CIGNA REMEDIATION SETTLEMENT MAY NOT BE THE BEST SOLUTION FOR CLAIMANTS
Friday, August 30th, 2013
Policyholders affected by the CIGNA Regulatory Settlement Agreement (RSA) between several state’s Insurance Commissioners and Cigna need to take a long deep breath before signing any agreement. The settlement may actually be a bad thing for their individual claims.
The CIGNA companies include the following: Cigna Health and Life Insurance Company, Life Insurance Company of North America (“LINA” and Connecticut General Life Insurance Company (“CGLIC”).
The RSA requires CIGNA to change how it handles claims, to reevaluate claims that were previously denied, to pay fines and to have their claims practices be monitored. The state Insurance Commissioners involved were from Maine, California, Connecticut, Massachusetts and Pennsylvania. Most states have now become part of this agreement.
However, this agreement is not a slam dunk for CIGNA policyholders whose claims were denied or terminated during the scope of time detailed in the settlement.
Just as most legal settlements contain language that requires the signer to relinquish and waive their right to bring further legal action, the CIGNA Regulatory Settlement contains language that removes the right for the claimant to ever litigate ANY claims against the company, and releases CIGNA from any future liability regarding denial or termination of benefits.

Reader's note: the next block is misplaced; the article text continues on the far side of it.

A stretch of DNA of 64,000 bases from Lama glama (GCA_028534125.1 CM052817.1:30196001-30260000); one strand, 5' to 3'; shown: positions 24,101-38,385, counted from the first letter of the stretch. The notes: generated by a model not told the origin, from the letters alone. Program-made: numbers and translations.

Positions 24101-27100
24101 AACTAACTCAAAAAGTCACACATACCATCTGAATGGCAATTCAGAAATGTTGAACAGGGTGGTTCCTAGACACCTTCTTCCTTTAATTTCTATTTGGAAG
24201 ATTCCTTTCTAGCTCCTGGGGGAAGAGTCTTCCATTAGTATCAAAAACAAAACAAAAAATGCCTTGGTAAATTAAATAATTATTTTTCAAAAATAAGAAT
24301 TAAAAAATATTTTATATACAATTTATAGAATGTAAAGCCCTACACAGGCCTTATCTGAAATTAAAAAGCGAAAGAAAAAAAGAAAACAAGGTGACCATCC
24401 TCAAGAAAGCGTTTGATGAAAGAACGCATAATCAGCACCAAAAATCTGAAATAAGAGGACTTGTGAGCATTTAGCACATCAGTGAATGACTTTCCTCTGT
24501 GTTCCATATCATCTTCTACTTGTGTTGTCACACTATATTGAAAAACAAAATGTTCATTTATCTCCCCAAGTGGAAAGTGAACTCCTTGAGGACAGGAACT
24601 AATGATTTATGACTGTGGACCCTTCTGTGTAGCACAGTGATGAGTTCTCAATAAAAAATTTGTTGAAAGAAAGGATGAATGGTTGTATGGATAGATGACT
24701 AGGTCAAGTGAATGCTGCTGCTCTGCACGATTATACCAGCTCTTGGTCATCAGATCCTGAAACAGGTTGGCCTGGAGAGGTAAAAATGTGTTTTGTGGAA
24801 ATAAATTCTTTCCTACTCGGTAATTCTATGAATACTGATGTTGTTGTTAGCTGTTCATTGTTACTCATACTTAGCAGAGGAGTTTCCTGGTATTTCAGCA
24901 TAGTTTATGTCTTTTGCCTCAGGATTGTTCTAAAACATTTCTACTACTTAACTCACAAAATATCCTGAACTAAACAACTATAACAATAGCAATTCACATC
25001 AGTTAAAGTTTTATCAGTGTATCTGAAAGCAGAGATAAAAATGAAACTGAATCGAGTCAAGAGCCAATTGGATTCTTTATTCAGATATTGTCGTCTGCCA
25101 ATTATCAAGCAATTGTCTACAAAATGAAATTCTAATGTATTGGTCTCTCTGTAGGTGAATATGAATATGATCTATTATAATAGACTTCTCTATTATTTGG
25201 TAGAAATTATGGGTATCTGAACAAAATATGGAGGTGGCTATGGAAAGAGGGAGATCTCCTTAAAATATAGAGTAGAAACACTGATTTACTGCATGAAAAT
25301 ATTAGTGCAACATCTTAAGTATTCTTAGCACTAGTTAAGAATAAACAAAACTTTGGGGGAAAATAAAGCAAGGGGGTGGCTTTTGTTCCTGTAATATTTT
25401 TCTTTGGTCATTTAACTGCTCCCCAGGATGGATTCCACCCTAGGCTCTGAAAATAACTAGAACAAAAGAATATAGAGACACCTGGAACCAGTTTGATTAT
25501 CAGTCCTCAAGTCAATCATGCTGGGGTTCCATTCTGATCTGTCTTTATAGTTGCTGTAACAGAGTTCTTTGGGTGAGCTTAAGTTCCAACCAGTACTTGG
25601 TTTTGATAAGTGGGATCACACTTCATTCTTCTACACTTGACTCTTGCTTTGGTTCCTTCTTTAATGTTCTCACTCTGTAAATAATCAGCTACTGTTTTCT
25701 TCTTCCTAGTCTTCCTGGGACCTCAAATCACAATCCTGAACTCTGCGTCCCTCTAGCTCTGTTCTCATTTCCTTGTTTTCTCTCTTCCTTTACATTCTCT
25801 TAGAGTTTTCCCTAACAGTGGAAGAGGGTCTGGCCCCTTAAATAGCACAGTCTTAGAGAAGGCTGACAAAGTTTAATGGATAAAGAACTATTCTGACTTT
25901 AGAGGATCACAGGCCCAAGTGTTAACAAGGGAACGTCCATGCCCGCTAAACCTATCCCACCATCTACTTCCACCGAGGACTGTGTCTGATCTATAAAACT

Losing the ability to appeal or litigate a future claim is a dangerous agreement if you are still on claim.
The language of the settlement between the insurance commissioners and CIGNA is just as complex, loaded with legalese and as dense as any long-term disability insurance policy.
Before signing any agreement relating to a disability insurance company, a CIGNA policyholder should have an experienced disability lawyer review the agreement. They will be able to explain the language in plain English and determine whether the short term benefits justify the long term impact of the settlement. You may still wish to sign the agreement – but you will know what it is you have signed.